For example, an individually tested federal spec green pin shackle to RR-C-271 :

10mm pin WLL=0.75T
11mm pin WLL=1.50T

I have never seen a green or blue pin shackle fail in an anchor cable (no doubt they have) which may indicate that loads on cables are much lower than commonly thought or that the shackles are rated much more conservatively than the chain.

As I say, I would not use a C link myself, but they may not be as bad as some claim if your quoted WL is correct.

John
 

Ships_Cat

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I am not going to get into what would turn out to be an endless argument with you over this but, despite your being so adamant about your claimed disadvantages of chain, forumites should be aware that almost all (perhaps all, I cannot think of a contrary example) professional mooring/anchoring system design is based on a chain catenary to resist the anchoring forces and maintain the anchor stock angle.

It is correct that once sufficient chain is deployed to maintain the catenary under the designed anchoring forces then in some special cases a synthetic rope may be used for the rest of the cable (eg on scientific buoys anchored in very deep water where if all chain was used the weight of the chain would sink the buoy).

It is incorrect of you to claim that a nylon rode or snubber is necessary to avoid shock loads in the cable. We have never experienced any need for such even when anchored in storm force winds or very heavy gusts causing rapid riding back and forwards against the anchor. Also, all (and I emphasise all) larger vessels get by without nylon rodes and snubbers (I am talking about anchoring systems for mobile vessels, not some permanent specialised applications eg FPSO's).

John
 

Swagman

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Maybe a Valuable Project for a Magazine Test?

Suggest if IPC are wondering what may be valuable to readers - how about setting up some breaking tests with shackles, chain, C links, rode - all relativly sized to one another?
It would be good to see what broke first under both increasing and snatch loads - and what those loads might be.

It would presumable also clarify this issue - for clearly there are contrary and firmly held views which as we have seen - confuse those asking for help.

Cheers
JOHN
 

hylass

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[ QUOTE ]

It is incorrect of you to claim that a nylon rode or snubber is necessary to avoid shock loads in the cable.


[/ QUOTE ]

Hi John..

Please have a look at : http://alain.fraysse.free.fr/sail/rode/rode.htm

"We will focus on the rode behavior, with special emphasis on a generally underestimated problem: the dynamic behavior of various types of rode under wind gusts."

"So, an all-chain rode is both dangerous for the anchoring tackle and prone to dragging. On the other hand, an all-nylon rode is safe, but it needs very high scopes that can be incompatible with tight anchorages. Anyway, even with a chain rode, strong gusts always require a very high scope to maintain the anchor (almost) flat on the bottom."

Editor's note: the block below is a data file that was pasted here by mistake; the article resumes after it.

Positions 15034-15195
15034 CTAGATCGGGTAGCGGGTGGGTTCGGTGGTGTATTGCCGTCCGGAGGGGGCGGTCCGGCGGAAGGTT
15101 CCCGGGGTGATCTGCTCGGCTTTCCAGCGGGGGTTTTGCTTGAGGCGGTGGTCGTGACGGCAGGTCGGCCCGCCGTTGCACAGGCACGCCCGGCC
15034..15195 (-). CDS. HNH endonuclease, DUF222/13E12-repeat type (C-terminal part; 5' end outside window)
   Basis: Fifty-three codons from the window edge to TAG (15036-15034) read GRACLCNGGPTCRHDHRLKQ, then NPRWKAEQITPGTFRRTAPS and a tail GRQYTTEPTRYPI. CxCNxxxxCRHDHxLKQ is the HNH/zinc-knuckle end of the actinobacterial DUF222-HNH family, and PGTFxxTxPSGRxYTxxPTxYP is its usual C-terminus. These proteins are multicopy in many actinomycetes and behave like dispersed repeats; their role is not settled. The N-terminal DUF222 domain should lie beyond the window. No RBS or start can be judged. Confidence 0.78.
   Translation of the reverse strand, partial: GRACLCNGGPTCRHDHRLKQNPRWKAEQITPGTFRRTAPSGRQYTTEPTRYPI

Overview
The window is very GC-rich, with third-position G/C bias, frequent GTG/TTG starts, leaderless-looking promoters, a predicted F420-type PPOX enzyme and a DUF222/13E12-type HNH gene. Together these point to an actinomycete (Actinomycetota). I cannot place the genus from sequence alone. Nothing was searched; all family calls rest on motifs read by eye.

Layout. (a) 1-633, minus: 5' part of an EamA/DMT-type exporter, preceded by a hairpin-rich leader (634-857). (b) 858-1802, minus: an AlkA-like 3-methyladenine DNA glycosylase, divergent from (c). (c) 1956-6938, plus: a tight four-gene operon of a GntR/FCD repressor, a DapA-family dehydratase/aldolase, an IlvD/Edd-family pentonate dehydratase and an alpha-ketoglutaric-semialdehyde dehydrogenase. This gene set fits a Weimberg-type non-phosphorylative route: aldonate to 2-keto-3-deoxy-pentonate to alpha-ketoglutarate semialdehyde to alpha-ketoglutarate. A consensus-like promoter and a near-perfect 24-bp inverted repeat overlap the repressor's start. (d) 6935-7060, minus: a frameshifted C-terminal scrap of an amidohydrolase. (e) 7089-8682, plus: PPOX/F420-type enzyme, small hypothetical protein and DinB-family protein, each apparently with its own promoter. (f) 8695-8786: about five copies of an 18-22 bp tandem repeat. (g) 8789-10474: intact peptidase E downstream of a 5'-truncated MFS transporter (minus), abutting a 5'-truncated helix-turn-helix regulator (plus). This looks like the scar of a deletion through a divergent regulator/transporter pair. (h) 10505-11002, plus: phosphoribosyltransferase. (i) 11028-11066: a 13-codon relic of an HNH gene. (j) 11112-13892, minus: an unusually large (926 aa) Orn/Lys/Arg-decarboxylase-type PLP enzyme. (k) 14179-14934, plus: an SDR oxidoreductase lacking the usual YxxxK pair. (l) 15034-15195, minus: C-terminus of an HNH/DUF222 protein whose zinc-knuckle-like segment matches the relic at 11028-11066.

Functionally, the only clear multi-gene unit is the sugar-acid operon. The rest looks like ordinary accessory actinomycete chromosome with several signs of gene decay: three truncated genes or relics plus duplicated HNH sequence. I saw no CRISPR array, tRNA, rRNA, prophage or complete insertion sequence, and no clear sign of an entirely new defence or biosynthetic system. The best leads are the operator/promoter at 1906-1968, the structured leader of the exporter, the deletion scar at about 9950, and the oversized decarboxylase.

"The high weight of an all-chain rode does not prevent from severe overtensions under gusts, because (1) the chain lacks elasticity, (2) the weight of its upper part is useless. "

"In every case, there must be at least 10 m of nylon in the active rode - more precisely, between the bollard and the chain section (fig. 2.2.6). If you're rich ;-) or you don't want the hook in the water, you can shorten the auxiliary rope, under the condition it is fitted with a spring or rubber snubber like those used on dock lines (fig. 2.2.7). When choosing such a device, however, check that its elasticity range matches the tension range it will have to cope with!"

and, please, tell me what is wrong (or incorrect?) with this theory??
 

Ships_Cat

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As I said in my post - I am not going to get into what would turn out to be an endless argument with you over this but, despite your being so adamant about your claimed disadvantages of chain, forumites should be aware that almost all (perhaps all, I cannot think of a contrary example) professional mooring/anchoring system design is based on a chain catenary to resist the anchoring forces and maintain the anchor stock angle.

You can use whatever you like as far as I am concerned as it is of no business of mine. I only wish to point out the above to others so that they can take it into account in their own decision making.

John
 

hylass

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Hi John,

This is the opposite for me.. anchoring is mine business...:0)

But, as far as "C" links are concerned.. I have nothing to sale!!!.. and, like you, "I only wish to point out the above to others so that they can take it into account in their own decision making."

Anchoring is also a question of security. and taking the risk of loosing your boat (not talking about the crew..) by using "C" links to spare few meters of chaîne.. is just criminal..

My book "Expert anchoring", where I also explain all the new theories about anchoring, will be printed soon in English in the USA , with the preface from a world wide well known circumnavigator, is explaining why most of the traditionnal beliefs are wrong and even dangerous..

I will be very pleased to offer you a dedicated exemplar.. :0)..
 

Ships_Cat

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It would be interesting to see the results of some actual tests of chain anchor cables made up of typical components that people use (eg, the chain, shackles, swivels that might be used) for each size of chain 8mm, 10mm, 12mm, etc). Would assume such tests should be limited to quality components as, especially for swivels (which again I would not use), there are some very poor quality components around.

While quoted breaking loads are available for the various components they are usually quoted as minimums and also one is never sure if there is any conservatism built into the figure.

On new small commercial vessels I usually like to get the yard to use ss shackles which although usually not rated with any greater WLL than a galvanised commercial shackle, normally have a thicker bow material diameter than the galvanised ones (ss ones normally the bow is the same dia as the pin, whereas galvanised the bow material is usually of lesser dia than the pin). At worst, they "look" stronger /forums/images/graemlins/smile.gif.

On our own boat we use commercial ss shackles for chain to anchor (ss bow shackles in our case) and on one occasion I actually bought individually tested green pin shackles to replace them with. Decided to stick with the ss ones when I put the green pin ones beside the ss ones - the green pins one looked very flimsy in comparison (although possibly no stronger, but who knows?)

John